There are big concerns in relation to developing such an excessive facility in a zone notorious for flooding and severely damaging storm tide surge. Many academics at the James Cook University are currently raising issues that have so far, been swept under the rug in hope of residential compliance. Development in this zone also raises issues in regards to damage that the reef will sustain from foreign and possibly toxic pollutants entering the waterways.
It is obvious that the Environmental Impact Statement (which is prepared by Aquis funded contractors) will have a positive spin to their policies in relation to risk mitigation. If you read the EIS (not many did) people noted just how little evidence was submitted to deal with the flood prone Barron River (which sits right on the doorstep of Aquis).
Lack of local economic diversification
Cairns’ economy is heavily dependent on tourism. Many residents have seen multiple businesses struggle after the GFC, many still struggling years after. Why would Cairns residents dig their economy into a deeper hole, even more reliant on the tourism industry than ever?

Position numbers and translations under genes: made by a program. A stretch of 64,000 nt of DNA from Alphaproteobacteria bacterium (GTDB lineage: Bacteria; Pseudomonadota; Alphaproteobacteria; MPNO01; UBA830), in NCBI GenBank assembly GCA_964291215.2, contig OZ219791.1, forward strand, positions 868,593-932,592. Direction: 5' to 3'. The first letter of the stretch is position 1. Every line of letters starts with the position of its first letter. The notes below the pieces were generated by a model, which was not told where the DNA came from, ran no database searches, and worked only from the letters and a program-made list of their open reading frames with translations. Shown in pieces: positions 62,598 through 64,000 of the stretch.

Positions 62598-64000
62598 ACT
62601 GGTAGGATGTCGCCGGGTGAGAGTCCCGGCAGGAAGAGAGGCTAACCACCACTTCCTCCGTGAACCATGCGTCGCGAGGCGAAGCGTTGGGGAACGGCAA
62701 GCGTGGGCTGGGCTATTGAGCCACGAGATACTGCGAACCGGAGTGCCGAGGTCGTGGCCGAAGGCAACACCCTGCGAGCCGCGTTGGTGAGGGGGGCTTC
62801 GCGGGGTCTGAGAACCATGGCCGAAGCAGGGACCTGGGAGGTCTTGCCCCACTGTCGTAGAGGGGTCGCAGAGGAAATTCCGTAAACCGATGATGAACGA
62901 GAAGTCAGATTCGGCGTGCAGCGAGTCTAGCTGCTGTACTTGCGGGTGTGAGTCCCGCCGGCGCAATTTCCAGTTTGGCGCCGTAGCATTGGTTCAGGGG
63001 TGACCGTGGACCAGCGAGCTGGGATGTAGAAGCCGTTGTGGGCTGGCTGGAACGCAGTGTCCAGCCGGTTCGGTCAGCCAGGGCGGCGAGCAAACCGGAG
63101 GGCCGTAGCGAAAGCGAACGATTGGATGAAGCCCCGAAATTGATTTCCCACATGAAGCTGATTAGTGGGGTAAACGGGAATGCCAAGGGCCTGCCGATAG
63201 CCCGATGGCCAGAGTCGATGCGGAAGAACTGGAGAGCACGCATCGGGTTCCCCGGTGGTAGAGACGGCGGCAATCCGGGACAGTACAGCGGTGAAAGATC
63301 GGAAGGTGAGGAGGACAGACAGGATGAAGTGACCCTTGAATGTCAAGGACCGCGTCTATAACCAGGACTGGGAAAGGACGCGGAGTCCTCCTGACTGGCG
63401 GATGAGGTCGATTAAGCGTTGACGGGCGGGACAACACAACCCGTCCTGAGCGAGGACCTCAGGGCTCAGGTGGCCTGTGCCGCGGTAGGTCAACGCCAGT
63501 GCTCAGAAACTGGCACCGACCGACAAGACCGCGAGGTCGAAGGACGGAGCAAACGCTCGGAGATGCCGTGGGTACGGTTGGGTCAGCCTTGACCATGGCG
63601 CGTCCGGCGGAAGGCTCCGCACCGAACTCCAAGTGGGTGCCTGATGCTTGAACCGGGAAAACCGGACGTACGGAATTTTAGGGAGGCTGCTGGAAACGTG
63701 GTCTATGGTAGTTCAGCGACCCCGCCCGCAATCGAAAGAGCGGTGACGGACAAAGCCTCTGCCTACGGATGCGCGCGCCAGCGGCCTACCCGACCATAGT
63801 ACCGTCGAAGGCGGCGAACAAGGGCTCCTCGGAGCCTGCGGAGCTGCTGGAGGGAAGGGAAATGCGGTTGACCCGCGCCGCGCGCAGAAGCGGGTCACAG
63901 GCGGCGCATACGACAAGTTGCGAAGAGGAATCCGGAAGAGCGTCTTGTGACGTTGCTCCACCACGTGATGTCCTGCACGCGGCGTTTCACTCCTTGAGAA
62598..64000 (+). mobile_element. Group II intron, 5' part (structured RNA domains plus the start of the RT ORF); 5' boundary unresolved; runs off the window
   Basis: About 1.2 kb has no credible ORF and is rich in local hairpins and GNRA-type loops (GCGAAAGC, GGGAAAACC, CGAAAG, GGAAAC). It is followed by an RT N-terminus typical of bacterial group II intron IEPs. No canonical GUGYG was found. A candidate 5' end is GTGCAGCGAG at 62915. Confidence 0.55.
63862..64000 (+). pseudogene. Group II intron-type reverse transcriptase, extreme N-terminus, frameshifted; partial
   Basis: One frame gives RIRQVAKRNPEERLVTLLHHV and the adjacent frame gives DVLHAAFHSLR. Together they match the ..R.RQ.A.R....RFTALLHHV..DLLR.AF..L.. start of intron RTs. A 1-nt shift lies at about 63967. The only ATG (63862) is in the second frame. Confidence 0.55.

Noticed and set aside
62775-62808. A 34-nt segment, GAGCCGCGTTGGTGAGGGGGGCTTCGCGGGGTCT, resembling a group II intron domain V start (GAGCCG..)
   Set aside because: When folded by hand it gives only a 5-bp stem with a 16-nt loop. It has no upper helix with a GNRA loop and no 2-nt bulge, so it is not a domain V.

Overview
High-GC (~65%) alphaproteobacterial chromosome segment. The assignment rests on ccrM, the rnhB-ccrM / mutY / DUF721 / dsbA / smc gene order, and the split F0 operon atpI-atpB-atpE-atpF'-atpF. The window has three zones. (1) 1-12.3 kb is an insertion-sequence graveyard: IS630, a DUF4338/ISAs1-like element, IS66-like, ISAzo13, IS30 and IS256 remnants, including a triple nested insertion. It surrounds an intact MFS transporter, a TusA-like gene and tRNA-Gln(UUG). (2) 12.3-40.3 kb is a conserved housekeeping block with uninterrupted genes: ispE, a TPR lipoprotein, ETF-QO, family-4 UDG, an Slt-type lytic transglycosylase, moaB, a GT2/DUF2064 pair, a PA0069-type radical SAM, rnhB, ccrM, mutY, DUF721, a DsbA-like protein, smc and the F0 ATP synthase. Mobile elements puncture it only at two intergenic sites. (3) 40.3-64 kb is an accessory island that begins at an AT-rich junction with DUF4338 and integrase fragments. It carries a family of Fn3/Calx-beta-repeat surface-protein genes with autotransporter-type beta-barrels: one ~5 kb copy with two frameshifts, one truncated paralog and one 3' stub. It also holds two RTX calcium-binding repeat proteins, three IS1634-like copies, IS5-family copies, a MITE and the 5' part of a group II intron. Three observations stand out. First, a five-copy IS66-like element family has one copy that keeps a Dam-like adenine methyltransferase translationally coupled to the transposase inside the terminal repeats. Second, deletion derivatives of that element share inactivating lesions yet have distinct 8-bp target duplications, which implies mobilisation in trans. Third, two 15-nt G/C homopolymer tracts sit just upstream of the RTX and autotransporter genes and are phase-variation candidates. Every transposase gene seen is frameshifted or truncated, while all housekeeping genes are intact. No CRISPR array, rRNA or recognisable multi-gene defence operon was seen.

With great leadership and direction, Cairns has the potential to build new sustainable industries not reliant on the tourism industry, creating a buffer when the tourism tap turns off. What happens in a global economic downturn, or a Chinese economic downturn?
Jobs! Jobs! Jobs!
Without a business plan, Aquis have decided to woo the public with the promises of jobs. Jobs for everyone! Jobs in construction and jobs in the casino and resort once operational! Yay! Yet… construction jobs for Aquis will not go to many Cairns businesses. Large sized corporations will snap up the contracts as they have the skills and manpower to take on such a project. This also brings another interesting discussion to the table.
If jobs aplenty are proposed for the Cairns community to entertain and service the supposed massive influx of Chinese tourists (where they will come from who knows?) won’t they be required to be fluent in Mandarin and Cantonese, as well as culturally experienced? Even without a business plan, it’s plain as day to see that 457 Visas will very likely comprise a large portion of the Aquis workforce, especially now with regards to the new Free Trade Agreement which can be read here.